For most of us, college is a time of self-discovery. A time to eagerly explore our new found adulthood by packing in as many social activities as academic ones.
Although there are a few of us who go into our studies with a plan of what we want to do with our future lives, most of us leave college having even less of a clear picture than when we started.
And then there are people like Codeko, who somehow manage to do it all.
Ed Clark, better known as Codeko, has been building buzz with his production savvy on tracks like "Say Hi," "Crest," and "Lunar." But Clark is also no stranger to the world outside of the studio; the college senior has already clocked in performances at major festivals like Electric Zoo and Mysteryland.
He does this of course while managing the pressure of a rigorous academic program at Cambridge University studying Physical Sciences.
Y'know, nbd. Just Cambridge.
After dropping "Say Hi" his remix package we caught up with Codeko to discuss why getting a degree is an important goal for this young music talent.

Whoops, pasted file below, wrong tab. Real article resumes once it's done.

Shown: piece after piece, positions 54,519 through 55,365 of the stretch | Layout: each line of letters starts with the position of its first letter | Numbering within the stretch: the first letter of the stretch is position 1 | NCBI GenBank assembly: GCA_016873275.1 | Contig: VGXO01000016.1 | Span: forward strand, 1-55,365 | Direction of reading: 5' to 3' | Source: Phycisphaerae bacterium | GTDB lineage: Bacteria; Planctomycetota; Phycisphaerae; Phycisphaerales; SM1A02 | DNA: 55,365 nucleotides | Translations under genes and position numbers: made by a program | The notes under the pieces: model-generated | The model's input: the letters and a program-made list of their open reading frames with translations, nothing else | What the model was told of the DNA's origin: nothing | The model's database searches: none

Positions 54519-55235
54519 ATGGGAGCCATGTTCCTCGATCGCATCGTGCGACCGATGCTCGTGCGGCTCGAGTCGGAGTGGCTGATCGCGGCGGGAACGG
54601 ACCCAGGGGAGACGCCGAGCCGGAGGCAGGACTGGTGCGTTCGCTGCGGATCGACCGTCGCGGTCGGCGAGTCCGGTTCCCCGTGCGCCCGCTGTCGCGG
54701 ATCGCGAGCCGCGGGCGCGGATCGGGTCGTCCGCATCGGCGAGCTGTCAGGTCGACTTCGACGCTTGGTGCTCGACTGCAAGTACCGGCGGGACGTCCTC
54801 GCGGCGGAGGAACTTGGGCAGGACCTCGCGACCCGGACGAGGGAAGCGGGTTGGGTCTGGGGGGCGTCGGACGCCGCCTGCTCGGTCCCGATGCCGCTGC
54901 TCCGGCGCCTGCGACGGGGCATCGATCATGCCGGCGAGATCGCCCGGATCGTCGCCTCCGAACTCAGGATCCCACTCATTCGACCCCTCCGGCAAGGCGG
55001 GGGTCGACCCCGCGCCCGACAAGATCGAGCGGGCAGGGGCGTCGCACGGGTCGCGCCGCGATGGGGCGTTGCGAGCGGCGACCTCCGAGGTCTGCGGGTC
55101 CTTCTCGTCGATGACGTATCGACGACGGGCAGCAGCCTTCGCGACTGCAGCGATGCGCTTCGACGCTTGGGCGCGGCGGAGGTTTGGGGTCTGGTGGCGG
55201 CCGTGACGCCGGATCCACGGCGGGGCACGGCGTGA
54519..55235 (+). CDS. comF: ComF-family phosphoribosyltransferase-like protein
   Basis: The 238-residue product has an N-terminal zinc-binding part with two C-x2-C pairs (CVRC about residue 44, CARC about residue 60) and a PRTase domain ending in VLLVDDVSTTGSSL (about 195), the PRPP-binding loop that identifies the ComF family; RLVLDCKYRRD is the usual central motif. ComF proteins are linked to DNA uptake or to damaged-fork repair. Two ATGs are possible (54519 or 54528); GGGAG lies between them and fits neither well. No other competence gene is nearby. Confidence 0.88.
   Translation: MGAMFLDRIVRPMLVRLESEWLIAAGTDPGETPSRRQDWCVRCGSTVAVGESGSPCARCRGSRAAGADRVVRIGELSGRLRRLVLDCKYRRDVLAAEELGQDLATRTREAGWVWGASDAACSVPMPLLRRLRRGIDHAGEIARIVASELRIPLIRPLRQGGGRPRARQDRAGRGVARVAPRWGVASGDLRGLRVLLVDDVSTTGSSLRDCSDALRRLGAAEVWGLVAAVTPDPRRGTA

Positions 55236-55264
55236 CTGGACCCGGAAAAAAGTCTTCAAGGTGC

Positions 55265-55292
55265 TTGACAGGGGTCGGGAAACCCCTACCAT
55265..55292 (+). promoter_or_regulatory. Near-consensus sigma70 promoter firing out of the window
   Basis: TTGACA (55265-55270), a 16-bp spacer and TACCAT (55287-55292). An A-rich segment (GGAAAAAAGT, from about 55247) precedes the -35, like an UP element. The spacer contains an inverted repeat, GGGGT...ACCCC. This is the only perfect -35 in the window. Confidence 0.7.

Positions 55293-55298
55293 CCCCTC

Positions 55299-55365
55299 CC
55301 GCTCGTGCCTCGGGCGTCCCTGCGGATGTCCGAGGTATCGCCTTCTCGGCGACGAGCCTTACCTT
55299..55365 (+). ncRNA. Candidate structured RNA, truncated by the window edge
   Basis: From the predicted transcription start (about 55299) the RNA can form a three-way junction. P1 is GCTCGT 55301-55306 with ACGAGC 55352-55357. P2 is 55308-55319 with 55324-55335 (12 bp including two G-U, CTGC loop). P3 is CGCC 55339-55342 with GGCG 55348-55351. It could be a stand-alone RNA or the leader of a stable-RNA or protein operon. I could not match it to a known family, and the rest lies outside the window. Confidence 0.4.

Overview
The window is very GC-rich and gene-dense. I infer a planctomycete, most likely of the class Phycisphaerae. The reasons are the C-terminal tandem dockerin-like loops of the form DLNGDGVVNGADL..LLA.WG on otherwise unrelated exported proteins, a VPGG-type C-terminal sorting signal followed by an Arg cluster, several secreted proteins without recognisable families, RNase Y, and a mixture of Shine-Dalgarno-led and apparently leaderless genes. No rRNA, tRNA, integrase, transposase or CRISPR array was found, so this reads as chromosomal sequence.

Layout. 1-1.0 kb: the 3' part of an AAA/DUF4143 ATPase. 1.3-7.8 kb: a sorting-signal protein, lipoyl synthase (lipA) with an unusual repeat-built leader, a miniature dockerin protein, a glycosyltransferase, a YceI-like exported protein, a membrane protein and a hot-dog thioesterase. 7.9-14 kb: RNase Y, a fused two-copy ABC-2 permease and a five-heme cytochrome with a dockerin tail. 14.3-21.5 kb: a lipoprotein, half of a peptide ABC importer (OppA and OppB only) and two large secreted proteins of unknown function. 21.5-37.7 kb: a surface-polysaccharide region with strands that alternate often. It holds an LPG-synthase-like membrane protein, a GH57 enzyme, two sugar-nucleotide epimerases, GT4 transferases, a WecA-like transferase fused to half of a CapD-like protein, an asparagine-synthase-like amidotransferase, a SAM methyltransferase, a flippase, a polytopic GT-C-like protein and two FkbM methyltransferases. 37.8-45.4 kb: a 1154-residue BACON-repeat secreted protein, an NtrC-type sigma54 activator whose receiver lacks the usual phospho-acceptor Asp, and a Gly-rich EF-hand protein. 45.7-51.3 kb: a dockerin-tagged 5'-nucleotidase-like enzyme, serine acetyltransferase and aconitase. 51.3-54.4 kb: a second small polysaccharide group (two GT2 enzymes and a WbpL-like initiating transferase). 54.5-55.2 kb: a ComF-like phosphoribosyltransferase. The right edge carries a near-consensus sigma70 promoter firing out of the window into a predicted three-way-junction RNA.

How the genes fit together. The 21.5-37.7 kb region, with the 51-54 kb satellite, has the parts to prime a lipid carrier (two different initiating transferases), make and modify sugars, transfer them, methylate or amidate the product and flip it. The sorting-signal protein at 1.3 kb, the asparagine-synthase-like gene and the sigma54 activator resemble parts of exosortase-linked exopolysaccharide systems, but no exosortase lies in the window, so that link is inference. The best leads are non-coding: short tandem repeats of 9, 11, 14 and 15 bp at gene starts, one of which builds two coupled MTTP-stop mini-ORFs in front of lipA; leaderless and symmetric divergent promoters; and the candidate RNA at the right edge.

For just 21 years old, you've already gotten an impressive start to your music career. How did electronic music come into the picture for you?
Well, I have been playing piano and a ton of other instruments from a young age. I actually went to high school in London on a classical music scholarship. Then when I was 16 I had to do a music GCSE, which is basically the UK’s version of standardized tests. Most of my friends created songs using acoustic instruments, but I decided to make a record on the computer. I was pretty fascinated by the diversity of sounds I could create and then figured out how to layer live instrumentation on top of it. That was the project that started it all!
I know that you're a classically trained musician. At what point did music become a potential career path for you?
When I was in my last year of high school, a few of my songs really started blowing up and getting millions of streams, I couldn’t believe it! Even though I was building some momentum, I had an unbelievable opportunity to study science at Cambridge University and I could not pass that up. Last year while at Cambridge I really started taking music seriously and working on it every day. The past year has been amazing with some really successful releases, signing a deal with Capitol Records, and playing festivals like Tomorrowland & Electric Zoo. Although I am still in school, its very clear I want to pursue a career in music.